If you’re a sushi lover, then you’ll know this fish as saba or aji. As with sea bass, this fish is treated in vinegar before being served on your favorite sushi platter.



Flounder is a general name covering the entire flatfish group which includes halibut. The Japanese name for this family of fish is Hirame.

Also Read: Is Seafood Considered Meat?

Farmed Fish

Ordinarily, fish farmed in aquaculture aren’t likely to have contracted parasites. So they’re generally safer to consume raw. It’s essential to refrain from eating any freshwater fish raw as these are susceptible to a variety of different parasites. While freshwater fish might appear clean on the outside, parasites can remain alive inside the fish.

What Is the FDA Regulation for Sushi-grade Fish?

There aren’t any actual guidelines or specifications in place to establish if a fish is sushi grade. The Food and Drug Administration “(FDA) has regulations in place to ensure that raw fish intended for raw consumption is handled correctly.

Commonly referred to as “Parasite Destruction Guarantee,” there are three important regulations that need to be applied to raw fish intended raw consumption. They are listed as follows:

  1. Raw fish must be frozen and stored at an ambient temperature of -4°F (-20°C) or below for a total of 7 days. Fish should not be unfrozen and refrozen.
  2. All fish intended for raw consumption must be frozen at an ambient temperature of -31°F (-35°C) or below until solid and then stored at -4°F (-20°C) or below for 24 hours.
  3. Freezing at an ambient temperature of -4°F (-20°C) or below until solid and then storing at a temperature of -31°F (-35°C) or below for 15 hours.

These processes need to begin as soon as the fish has been caught as parasites continue to live in the fish. Low temperatures are needed to keep the fish suitable for sushi-grade use. Fish need to be caught fast, bled and gutted as well as flash frozen within 8 hours of being caught. This procedure is crucial in assuring the raw fish you’re purchasing is sushi grade.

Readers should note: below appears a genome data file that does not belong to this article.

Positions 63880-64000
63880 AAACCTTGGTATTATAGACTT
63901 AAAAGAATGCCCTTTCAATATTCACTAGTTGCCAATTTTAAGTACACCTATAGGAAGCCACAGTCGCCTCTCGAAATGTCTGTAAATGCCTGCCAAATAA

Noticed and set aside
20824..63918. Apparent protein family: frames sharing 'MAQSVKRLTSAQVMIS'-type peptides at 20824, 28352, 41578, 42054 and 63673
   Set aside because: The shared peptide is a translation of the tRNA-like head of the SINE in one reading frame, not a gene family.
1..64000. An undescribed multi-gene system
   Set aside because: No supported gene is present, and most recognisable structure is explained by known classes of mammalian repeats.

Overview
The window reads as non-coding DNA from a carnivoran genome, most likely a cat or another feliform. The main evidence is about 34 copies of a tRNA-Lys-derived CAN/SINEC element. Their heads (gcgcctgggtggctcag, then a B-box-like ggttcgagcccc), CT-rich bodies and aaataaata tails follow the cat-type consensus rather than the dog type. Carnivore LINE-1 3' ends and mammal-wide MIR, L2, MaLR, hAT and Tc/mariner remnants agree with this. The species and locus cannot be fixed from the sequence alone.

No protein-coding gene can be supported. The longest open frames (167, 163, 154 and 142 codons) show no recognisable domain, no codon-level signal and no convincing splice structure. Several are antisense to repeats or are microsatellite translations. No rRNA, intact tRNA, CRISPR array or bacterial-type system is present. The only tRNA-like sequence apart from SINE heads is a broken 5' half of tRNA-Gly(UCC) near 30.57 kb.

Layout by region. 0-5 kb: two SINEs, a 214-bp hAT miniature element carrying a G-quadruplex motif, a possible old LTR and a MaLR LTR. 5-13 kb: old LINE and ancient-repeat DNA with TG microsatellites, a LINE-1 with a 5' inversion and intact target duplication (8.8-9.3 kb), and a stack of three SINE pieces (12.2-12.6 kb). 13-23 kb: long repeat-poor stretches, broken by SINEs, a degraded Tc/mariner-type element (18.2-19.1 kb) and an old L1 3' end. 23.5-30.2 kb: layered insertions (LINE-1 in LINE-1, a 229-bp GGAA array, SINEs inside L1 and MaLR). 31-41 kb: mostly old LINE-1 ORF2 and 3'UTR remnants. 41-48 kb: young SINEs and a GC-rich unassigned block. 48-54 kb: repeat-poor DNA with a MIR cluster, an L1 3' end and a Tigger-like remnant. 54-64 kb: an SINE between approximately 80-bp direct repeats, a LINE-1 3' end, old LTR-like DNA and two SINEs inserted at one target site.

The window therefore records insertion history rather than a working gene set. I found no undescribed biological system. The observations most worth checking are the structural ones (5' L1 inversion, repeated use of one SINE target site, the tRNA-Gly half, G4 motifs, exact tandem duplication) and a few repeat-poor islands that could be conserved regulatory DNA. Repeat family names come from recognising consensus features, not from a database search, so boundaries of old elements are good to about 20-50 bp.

Is It Safe to Eat Sushi from A Supermarket or Grocery Store?

While it’s always healthier to get your fresh fish from a specialty fishmonger or sushi bar, that might not always be possible. Depending on the area where you live, the only access you have to raw fish might be your local supermarket. Is this fish safe?

For the most part, sushi in supermarkets and grocery stores poses no health risks. When you’re buying fish to make sushi, always follow some of these guidelines:

  • Check the label for the sushi or sashimi-grade marking.
  • The label should be marked as Grade 1 as this will indicate the freshest fish, specifically packaged for raw consumption.
  • Make sure to check the expiration date.
  • Raw fish for sushi can be eaten up to three days after purchase.

How to Keep Sushi-grade Fish Fresh After Purchasing

Once you’ve managed to find the right fish for your sushi platter, it’s equally important to transport, store and correctly prepare the fish to avoid potential food-borne illnesses.

Here are a few tips to keep your fish fresh till it’s time to enjoy.

  • If you’re buying sushi-grade fish from the supermarket, always buy the fish last. Having the fish in the bottom of your cart while you do another hour of shopping creates the risk of potentially having bacteria in the fish.
  • Always transport your fish on ice – place some ice in a cooler box for the ride home.
  • Refrigerate or freeze the fish immediately.
  • Thaw frozen fish in the refrigerator to limit the risk of contamination.
  • Always keep your work area and hands as clean as possible.
  • Never leave the prepared sushi out on a counter. Place it in the refrigerator until serving time.

Related Read: How Long is Sushi Good For?

Final Thought

With its delicious flavor burst, a sushi platter or two is the ideal meal to serve at your next dinner party. Understanding the criteria for finding the right type of fish will ensure that you and your guests can consume the sushi with peace of mind, without the risk of exposure to bacteria or parasites.

Try to find a high-end fishmonger or sushi bar in your area from which to purchase your sushi. With the handy tips we’ve offered, sushi will soon become a staple on your dinner menu!

Sharing is caring!

Leave a Comment